I grew up in the berber mountains of North Africa (Algeria ) where almost every family in my little town owns at least 100 olive trees. ( The pictures bellow shows my dear mother and brother during the olive oil harvest on November 2014 ). Olive oil has been used as part of the human diet for more than 5000 years. modem research performed in universities and research institutions around the world indicate that olive oil is beneficial to health and that we should definitely include it in our diet. It’s considered as a natural remedy for almost everything in my culture. Before we even finish complaining about some sorts of aches, my mom would rush and crab some olive oil. In the post I will share with you how to chose a real olive oil and show you the right source for it.
What To Look When Shopping For Olive Oil
Did you know that not all olive oils are created equal? It is almost impossible for the average unsuspecting consumer in the United States to find real extra virgin olive oil. Almost impossible, because 95% of the olive oils available in supermarket selves in the US are of inferior quality and of questionable origin and composition.
I discovered Kasandrinos through my friend Caitlin over at grassfedgirl.com and was sold right away. It’s imported directly from the family olive groves where it’s grown and cold-pressed in the Sparta region of Greece. Founded by Effi and Tony Kasandrinos, the company combines their passion for health and love for family in a pristine product that honors both their personal heritage and the family’s ancestral wisdom. Click here to buy real, pure olive oil from Kasandrinos.
What To Look When Shopping For Olive Oil
- Look for extra virgin olive oil in dark green glass or in packaging that shields it from light: avoid plastic, exposure to light, heat, or oxygen as all these factors can cause rancidity.
- The color of the oil doesn’t matter: Many people think green olive oil must be richer in flavor than yellow olive oil. In fact, some producers have taken advantage of this myth by adding leaves to the olive crush, which increases chlorophyll and achieves a darker green color.
- Real and Well-made extra virgin olive oil will never be dirt cheap: If you see that the olive oil is cheaper from some of the other oils in the shelf, then that’s a red flag. Do it buy it. One olive tree only produces about 3 liters per year. That’s crazy! Imagine the farmers trying to make a living off of real EVOO when they’re being undersold by fake stuff.
- Look for a harvesting date on the bottle: If you’ve had olive oil in your pantry for more than a year, I’d advise you to chuck it since that’s about the extent of its shelf life. Most bottles will have the bottled date not the harvest.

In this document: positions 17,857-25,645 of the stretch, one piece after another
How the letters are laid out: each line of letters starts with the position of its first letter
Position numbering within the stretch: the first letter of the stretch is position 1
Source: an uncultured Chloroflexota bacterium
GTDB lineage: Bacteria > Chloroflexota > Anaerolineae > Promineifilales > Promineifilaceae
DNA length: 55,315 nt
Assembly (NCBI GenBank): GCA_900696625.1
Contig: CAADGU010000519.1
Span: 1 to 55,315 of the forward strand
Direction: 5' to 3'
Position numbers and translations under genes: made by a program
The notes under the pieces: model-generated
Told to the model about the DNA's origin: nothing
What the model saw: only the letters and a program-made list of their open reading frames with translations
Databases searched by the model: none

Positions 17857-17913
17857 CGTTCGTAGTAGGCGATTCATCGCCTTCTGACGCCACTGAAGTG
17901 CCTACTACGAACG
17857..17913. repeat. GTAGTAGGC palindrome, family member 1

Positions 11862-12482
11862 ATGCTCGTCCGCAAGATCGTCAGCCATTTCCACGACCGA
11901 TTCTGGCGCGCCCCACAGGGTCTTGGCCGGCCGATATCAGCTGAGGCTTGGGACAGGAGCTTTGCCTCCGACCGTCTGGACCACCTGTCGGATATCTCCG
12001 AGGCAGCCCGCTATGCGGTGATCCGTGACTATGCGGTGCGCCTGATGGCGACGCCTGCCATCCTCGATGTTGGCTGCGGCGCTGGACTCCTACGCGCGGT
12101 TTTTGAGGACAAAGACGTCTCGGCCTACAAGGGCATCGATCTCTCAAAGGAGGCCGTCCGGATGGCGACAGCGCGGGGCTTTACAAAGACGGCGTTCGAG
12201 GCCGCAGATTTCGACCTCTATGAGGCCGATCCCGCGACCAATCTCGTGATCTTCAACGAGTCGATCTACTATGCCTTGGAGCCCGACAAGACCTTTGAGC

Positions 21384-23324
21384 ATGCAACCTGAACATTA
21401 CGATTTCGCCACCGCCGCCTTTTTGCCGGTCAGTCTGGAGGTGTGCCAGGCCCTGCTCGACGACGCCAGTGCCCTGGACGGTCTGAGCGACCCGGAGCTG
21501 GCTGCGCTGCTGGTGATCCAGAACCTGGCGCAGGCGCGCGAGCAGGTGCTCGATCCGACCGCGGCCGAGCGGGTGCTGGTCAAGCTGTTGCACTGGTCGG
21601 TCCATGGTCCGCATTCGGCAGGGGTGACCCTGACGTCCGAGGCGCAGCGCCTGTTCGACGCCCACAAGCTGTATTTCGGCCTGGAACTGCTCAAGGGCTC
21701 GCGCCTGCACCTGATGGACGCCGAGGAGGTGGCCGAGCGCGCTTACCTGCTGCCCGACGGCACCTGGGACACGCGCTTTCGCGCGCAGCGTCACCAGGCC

- Phrases like “packed in Italy” or “bottled in Italy,” does not mean that the oil was made in Italy, much less that it was made from Italian olives. Italy is one of the world’s major importers of olive oil, much of which originates in Spain, Greece, Tunisia and elsewhere, so don’t be taken in by Italian flags and scenes from the Tuscan countryside on the packaging. Some of the oil imported into Italy is consumed by Italians, but much of it is blended, packed and re-exported. Generally speaking, avoid oils whose precise point of production – a specific mill – is not specified on the label.
- Taste: All this said, if you can shop for olive oil in a market that allows you to sample them before you buy, that is the best place to start. The different flavor profiles that a top-quality extra virgin olive oil can have (spicy, floral, nutty, fruity, buttery, herbal) can only be judged on the nose and the tongue, not with they eye. A good olive oil will always taste “clean” and “fresh” on your palate, and never leave a waxy residue when swallowed. The flavors can be subtle or even assertive, but never overpowering in a way that indicates rancidity. The Italian word amato is used to describe the desired effect of swallowing a top-quality extra virgin olive oil: a peppery finish that begins on your tongue then migrates to back of your mouth.
- Be aware of refined olive oils: Only about 30 percent of all olive oil production ends at extracting the oil from the olives. Refining involved using solvents and high heat to neutralize the tastes of the oil. This allows producers to use olives that are not in the best condition, and blend from oils from a wide variety of sources (even countries) because the bad tastes resulting from oxidized olives and the mass production process are chemically removed. When you see “Pure Olive Oil” at the store, or a bottle that says simply “Olive Oil,” these are refined.
- As health conscious consumers, it’s our responsibility to research what we put in our mouths and if Real Food Whole Health can help ease some of that burden by doing a little homework on your behalf, well, we’re happy to help.Pin it!